I have no objection to the measures proposed by the editors of the Washington Post for reducing the number of mass shootings:
Background checks and so-called red-flag laws, the subject of another bill backed by Sens. Lindsey O. Graham (R-S.C.) and Richard Blumenthal (D-Conn.), represent only the bare minimum of reform. To tackle the specific, acute problem of mass public shootings, Congress must address the actual hardware: assault-style firearms, along with large-capacity magazines. Both should be banned, as assault weapons were at the federal level between 1994 and 2004, and as the law in several states already provides.
If anything, the large-capacity magazine ban may be the highest priority: Such devices, which augment the lethality of semiautomatic weapons, were involved in half of the 62 mass shootings between 1982 and 2012, according to a 2013 report for Mother Jones. A 100-round drum of bullets enabled the Dayton shooter to fire 41 shots in less than 30 seconds. “It is fundamentally problematic,” the city’s police chief observed, “to have that level of weaponry in a civilian environment, unregulated.” Could the president or Mr. McConnell look him in the eye and deny it?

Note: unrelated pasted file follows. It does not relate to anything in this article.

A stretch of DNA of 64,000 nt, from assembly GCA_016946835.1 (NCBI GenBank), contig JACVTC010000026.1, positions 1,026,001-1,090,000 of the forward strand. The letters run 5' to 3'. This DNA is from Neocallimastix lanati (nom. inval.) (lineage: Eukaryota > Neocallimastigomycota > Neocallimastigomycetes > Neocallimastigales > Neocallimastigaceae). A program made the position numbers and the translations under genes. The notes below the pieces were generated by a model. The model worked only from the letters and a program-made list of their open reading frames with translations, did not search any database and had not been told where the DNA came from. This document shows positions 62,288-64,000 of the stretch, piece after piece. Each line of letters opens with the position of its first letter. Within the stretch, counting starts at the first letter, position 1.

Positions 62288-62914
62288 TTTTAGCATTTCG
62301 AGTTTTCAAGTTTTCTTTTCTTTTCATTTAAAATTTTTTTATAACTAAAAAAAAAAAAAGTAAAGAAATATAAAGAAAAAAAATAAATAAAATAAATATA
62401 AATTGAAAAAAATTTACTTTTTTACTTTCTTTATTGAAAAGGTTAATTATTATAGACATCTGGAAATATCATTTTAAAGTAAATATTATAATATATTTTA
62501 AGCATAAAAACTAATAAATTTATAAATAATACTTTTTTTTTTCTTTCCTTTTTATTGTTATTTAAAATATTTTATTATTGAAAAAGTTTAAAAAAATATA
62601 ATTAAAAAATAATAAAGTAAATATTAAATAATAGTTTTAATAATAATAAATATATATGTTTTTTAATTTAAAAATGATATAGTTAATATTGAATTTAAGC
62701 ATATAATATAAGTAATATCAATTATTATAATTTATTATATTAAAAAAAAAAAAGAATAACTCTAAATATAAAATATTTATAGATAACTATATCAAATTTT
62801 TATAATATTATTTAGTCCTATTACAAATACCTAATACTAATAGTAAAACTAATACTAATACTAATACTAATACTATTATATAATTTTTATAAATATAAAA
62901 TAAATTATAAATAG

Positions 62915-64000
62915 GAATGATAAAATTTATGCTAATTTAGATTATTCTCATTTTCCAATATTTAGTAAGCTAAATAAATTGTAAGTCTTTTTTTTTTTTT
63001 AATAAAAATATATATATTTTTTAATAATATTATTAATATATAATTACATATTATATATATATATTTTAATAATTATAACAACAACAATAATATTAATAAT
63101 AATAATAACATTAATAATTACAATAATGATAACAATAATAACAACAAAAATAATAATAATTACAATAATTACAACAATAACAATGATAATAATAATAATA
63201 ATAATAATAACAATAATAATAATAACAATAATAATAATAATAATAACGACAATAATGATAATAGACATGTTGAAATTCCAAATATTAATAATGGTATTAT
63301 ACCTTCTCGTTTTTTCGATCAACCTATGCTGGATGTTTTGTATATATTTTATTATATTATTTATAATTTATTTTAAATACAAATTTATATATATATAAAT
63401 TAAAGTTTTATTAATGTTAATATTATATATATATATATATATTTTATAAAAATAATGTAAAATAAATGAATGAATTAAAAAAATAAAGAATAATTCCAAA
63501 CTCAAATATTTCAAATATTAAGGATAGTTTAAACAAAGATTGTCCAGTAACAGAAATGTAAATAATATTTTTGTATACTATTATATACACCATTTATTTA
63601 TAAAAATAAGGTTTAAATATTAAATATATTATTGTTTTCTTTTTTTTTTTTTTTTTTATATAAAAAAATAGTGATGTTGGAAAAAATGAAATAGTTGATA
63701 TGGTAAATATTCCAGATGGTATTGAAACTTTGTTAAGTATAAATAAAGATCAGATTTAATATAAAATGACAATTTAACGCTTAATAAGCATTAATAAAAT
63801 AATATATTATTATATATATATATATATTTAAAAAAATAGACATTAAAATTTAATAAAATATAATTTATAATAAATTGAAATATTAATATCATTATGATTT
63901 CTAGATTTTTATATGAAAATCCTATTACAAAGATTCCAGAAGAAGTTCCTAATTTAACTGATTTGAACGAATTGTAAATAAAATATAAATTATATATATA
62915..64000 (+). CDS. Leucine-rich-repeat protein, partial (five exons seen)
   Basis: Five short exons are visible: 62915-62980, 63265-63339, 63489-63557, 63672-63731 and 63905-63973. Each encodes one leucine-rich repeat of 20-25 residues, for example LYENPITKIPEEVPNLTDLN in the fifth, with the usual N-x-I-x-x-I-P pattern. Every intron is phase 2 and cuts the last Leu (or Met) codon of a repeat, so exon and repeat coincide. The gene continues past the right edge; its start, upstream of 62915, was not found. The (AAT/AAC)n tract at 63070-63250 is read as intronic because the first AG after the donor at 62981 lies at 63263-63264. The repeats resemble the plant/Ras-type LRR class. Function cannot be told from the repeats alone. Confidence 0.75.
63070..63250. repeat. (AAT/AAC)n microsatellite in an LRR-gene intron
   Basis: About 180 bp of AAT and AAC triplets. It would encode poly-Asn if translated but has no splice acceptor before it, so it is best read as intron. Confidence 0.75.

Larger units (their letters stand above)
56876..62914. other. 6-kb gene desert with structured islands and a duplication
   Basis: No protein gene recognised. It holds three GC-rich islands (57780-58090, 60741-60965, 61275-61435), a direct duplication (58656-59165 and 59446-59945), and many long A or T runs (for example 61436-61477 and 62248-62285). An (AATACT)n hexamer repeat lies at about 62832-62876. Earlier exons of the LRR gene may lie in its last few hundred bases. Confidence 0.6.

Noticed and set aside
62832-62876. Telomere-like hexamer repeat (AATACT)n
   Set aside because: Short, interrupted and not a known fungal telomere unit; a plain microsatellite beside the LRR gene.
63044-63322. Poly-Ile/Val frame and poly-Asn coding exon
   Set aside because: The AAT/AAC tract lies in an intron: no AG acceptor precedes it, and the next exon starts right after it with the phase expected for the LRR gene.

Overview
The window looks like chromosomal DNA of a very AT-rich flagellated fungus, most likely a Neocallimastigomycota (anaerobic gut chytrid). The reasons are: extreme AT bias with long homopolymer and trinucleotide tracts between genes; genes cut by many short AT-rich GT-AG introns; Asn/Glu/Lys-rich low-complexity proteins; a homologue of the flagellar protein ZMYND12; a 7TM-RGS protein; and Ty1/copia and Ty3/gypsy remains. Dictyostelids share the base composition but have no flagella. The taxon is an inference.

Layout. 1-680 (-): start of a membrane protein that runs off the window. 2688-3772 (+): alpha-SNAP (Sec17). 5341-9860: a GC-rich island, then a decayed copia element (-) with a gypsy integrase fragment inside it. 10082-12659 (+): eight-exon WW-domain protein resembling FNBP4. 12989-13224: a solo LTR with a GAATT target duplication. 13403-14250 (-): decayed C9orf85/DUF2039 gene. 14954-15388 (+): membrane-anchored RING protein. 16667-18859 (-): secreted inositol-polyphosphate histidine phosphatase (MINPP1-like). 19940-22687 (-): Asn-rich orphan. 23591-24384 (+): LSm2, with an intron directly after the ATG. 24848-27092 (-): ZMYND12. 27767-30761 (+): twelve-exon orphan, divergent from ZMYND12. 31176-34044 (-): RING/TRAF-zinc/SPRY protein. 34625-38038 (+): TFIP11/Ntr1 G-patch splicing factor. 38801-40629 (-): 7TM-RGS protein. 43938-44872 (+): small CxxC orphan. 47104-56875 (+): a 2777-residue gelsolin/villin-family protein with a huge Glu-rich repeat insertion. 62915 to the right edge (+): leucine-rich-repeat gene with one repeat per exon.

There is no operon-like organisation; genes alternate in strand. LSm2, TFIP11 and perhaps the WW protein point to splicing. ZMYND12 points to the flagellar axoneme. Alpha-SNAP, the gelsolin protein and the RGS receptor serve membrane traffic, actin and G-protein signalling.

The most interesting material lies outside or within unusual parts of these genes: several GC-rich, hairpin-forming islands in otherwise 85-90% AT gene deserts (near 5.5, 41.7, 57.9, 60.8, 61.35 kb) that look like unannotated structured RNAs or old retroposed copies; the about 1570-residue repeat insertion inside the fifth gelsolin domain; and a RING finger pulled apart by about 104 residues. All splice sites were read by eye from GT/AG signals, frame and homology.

I have no objection to any measure within the bounds set by the Constitution. However, as suggested above, I believe the editors will be disappointed with the results. As they note only half of mass shootings involved high-capacity magazines. Is it credible that they wouldn’t have taken place without them? I doubt it.
IMO measures far beyond bans on firearms or equipment will be necessary including changes in the practices of the media. More than anything else we need a general decrease in the temperature of discourse.